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Friday, 27 March 1942


Mr RYAN (Flinders) .- The Government realizes, I think, the great and growing concern that exists in Australia at present regarding the treatment of aliens. It has received from me, and I know from other honorable members, a large number of representations which reflect, the feelings of large sections of the population. I have been written to about this matter by branches of the Returned Sailors, Soldiers and Airmen's Imperial League of Australia, municipal and shire councils, and other organizations whose concern I share. In this country to-day there are many enemy aliens and naturalized Australians of enemy origin who enjoy unrestricted liberty. Some of them, no doubt, are hostile. One cannot delve into the feelings of all men except with difficulty and, doubtless, many hostile enemy aliens remain at large. A second large section of these people might be described as neutral. They sit on the fence prepared to jump to whichever side they deem best. It is only reasonable to assume that in the event of an invasion attended by some success, these neutrals would do their best to help the enemy if only to save their own skins. The third section consists of those people who have definite pro-allied sympathies. I have had some experience' in dealing with aliens both in this and in the last war, and I propose to offer a few suggestions to the Government as to the manner in which, in my opinion, this difficult matter could best be dealt with. In Germany, and in the other Axis countries, some thousands of allied subjects were promptly interned at the outbreak of war and as far as I know they are still interned.


Mr Blackburn - The honorable member for Warringah (Mr. Spender) said last year that there were a number of allied subjects in Germany who were not interned, and that that fact had influenced the attitude of the Commonwealth Government to enemy subjects in Australia.


Mr RYAN - My information was to the contrary. We may assume that a large proportion of the Allied subjects in Axis countries are interned. In Australia there are many aliens and a large number of refugees who have fled to this country, but they are anti-fascist in their sympathies. That, of course, complicates the position in Australia, and divides persons of enemy origin into two classes. Unless we deal with the matter properly, we may not only do injustice to individuals, but also reduce our own efficiency. The policy adopted by the Government has been to say that all enemy aliens against whom there is any suspicion should be interned, and I admit that a great number of them should be interned. In other words, the onus of proof rests on the Government to show that they constitute a threat to our security before any action is taken. My suggestion is that instead of the onus of proof resting on one side, the Government should accept in principle the internment of all enemy aliens, subject to exemption being granted to those who can show good reason why they should not be interned. I do not contend that it is advisable that the net should be thrown around all aliens now at liberty in Australia, but steps might be taken to do that by degrees. Those who cannot prove that they have good faith towards Australia should be interned.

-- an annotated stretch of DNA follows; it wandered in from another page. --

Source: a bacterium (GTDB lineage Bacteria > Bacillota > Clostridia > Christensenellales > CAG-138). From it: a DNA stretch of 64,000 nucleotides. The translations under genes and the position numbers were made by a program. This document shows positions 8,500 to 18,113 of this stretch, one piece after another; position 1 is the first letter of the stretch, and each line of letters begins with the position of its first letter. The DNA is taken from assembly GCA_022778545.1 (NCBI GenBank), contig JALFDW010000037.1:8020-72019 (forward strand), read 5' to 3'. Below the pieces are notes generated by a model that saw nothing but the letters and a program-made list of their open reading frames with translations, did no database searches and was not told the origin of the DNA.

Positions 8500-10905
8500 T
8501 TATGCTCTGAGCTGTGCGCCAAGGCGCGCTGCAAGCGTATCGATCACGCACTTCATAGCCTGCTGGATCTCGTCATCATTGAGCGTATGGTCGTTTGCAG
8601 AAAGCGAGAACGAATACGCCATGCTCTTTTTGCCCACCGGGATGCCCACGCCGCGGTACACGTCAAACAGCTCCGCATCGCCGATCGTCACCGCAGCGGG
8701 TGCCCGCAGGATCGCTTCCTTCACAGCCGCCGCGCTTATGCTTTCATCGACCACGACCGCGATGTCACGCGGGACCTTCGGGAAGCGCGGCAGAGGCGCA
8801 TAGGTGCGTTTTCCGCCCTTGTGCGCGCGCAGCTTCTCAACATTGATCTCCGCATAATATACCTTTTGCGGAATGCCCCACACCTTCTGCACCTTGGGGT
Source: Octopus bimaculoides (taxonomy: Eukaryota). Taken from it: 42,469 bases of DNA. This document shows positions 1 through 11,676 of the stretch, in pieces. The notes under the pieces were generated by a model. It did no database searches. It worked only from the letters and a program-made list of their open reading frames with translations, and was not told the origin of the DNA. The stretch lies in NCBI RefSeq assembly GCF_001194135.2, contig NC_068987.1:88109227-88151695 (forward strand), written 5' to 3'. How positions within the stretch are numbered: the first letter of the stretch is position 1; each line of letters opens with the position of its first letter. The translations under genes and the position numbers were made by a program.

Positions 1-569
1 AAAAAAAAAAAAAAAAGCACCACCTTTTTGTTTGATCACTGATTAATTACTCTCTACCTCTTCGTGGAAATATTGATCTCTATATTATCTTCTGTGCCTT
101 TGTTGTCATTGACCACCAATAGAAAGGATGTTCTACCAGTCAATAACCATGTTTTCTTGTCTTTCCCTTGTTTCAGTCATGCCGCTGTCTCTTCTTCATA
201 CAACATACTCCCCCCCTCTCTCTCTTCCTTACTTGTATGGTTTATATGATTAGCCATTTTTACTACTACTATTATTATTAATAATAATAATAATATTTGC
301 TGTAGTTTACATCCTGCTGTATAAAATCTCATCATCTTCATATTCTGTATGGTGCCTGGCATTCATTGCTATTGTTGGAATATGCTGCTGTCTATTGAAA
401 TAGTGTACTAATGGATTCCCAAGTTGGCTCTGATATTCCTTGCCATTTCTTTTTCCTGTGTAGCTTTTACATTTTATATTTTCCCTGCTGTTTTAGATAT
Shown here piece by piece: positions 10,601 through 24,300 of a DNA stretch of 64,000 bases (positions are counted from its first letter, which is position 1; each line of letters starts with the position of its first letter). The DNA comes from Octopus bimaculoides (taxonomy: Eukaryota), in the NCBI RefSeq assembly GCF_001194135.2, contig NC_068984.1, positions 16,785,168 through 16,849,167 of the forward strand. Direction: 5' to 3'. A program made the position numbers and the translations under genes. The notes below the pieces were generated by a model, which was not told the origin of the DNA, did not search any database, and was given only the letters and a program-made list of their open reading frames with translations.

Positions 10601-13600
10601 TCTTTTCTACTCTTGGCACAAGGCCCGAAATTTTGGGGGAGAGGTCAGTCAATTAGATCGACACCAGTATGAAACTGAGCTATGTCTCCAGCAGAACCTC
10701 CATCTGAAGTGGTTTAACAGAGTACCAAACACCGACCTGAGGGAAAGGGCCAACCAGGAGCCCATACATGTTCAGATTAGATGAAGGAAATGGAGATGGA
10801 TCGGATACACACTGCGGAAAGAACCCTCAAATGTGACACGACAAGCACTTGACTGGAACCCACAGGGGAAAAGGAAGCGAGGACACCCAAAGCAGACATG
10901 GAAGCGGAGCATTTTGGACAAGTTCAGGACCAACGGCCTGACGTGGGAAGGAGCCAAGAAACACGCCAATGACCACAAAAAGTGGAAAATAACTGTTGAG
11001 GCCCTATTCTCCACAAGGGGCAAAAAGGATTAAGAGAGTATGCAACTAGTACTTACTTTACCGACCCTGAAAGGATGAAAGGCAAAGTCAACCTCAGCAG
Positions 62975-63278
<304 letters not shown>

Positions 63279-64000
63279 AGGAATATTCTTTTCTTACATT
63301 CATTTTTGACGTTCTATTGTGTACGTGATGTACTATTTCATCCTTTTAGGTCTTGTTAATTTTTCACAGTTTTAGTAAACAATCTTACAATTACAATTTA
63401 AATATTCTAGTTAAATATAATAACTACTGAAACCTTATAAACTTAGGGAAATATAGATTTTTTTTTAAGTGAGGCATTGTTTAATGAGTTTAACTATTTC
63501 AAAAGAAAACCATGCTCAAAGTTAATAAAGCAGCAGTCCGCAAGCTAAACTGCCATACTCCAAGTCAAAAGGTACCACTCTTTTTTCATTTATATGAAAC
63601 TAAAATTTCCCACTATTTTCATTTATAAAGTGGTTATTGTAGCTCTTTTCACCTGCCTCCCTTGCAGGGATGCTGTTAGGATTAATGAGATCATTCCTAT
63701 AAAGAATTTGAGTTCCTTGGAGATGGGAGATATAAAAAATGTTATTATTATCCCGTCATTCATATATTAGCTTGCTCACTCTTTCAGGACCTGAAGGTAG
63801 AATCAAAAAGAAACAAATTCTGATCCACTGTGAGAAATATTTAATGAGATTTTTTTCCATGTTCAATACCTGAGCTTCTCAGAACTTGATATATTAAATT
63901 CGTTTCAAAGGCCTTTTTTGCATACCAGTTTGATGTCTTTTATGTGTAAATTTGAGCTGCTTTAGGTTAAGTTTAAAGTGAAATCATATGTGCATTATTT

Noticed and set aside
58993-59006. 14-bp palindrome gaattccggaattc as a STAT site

Another class comprises naturalized Australians of enemy origin. I and other members have received requests that all of these should be interned, but I consider that they fall within two categories. Many of such naturalized Australians are extremely loyal. Honorable members are aware that many Australians of Teutonic origin are among our ;most efficient and loyal citizens. I suggest that naturalized aliens should not be interned unless there is reasonable proof that they are hostile. How far back should we go in making special inquiries regarding the activities of naturalized Australians of enemy origin? From the date when Italy joined the. Axis powers, all Italians who have come to Australia should be regarded as suspect. I know from personal experience that it has been the practice of countries such as Germany and Italy to send their nationals abroad to obtain naturalization in other countries for the purpose of obtaining confidential positions, and thereby acquiring information useful to their homeland. This has been done in all countries, including Australia. As to the activities of Germans in Australia, the time to which we should go back would be 1933, when Hitler came into power. There is no proof that, prior to that date, Germany had welllaid plans for world conquest. I share the views of the honorable member for Bourke (Mr. Blackburn) as to the necessity for upholding the traditions of British justice.







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